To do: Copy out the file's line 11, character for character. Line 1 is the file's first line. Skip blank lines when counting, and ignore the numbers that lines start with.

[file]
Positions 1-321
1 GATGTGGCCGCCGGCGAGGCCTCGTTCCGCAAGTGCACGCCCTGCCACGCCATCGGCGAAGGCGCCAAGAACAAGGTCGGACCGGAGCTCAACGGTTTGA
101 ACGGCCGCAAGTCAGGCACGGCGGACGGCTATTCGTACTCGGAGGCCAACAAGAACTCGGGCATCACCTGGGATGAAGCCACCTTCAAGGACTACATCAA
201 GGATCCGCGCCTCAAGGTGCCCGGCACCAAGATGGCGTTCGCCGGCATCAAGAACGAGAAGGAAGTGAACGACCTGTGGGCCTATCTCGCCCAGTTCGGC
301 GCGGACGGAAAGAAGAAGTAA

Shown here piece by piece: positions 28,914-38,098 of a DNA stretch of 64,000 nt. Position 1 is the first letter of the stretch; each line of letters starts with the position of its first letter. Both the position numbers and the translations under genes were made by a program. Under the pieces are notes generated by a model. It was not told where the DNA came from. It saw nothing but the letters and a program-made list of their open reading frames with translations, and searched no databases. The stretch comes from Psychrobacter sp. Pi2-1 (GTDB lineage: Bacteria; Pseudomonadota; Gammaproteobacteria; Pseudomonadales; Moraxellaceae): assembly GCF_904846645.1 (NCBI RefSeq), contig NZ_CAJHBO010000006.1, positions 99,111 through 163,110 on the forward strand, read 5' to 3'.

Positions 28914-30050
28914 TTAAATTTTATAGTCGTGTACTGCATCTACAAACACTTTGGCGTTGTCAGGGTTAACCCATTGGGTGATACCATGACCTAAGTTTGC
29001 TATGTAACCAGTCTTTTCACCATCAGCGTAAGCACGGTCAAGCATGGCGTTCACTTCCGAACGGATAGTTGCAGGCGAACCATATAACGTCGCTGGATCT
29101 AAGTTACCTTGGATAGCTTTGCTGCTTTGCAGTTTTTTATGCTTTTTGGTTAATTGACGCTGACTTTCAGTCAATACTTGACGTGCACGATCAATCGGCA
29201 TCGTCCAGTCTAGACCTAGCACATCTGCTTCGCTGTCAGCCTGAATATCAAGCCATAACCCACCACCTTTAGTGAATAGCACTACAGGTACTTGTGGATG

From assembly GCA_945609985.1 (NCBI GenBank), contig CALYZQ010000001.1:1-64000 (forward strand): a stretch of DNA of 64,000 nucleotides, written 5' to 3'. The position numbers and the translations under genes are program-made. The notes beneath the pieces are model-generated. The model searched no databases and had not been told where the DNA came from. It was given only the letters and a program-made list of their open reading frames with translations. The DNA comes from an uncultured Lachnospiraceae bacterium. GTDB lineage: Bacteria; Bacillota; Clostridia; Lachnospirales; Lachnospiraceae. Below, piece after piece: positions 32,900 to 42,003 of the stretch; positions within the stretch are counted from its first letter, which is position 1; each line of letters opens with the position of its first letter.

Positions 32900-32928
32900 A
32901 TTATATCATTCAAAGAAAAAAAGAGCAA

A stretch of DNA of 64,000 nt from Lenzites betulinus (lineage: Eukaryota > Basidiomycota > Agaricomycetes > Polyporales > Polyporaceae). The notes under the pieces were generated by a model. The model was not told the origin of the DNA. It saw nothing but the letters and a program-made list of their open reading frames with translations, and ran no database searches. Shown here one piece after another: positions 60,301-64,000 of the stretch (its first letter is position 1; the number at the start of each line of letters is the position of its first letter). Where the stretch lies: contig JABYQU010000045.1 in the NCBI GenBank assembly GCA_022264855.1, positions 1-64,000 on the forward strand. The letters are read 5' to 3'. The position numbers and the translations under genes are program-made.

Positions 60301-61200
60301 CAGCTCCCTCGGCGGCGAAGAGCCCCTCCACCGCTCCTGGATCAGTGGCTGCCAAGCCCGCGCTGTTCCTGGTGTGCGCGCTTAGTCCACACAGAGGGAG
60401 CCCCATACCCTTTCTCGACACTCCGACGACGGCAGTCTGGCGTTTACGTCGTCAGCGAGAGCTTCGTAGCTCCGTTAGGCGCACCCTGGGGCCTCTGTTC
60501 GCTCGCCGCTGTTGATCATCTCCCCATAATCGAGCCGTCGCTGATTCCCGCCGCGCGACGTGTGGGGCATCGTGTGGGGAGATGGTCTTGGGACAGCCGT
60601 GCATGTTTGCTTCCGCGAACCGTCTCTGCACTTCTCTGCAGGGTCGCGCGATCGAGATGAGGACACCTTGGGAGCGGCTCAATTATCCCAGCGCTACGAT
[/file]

29201 TCGTCCAGTCTAGACCTAGCACATCTGCTTCGCTGTCAGCCTGAATATCAAGCCATAACCCACCACCTTTAGTGAATAGCACTACAGGTACTTGTGGATG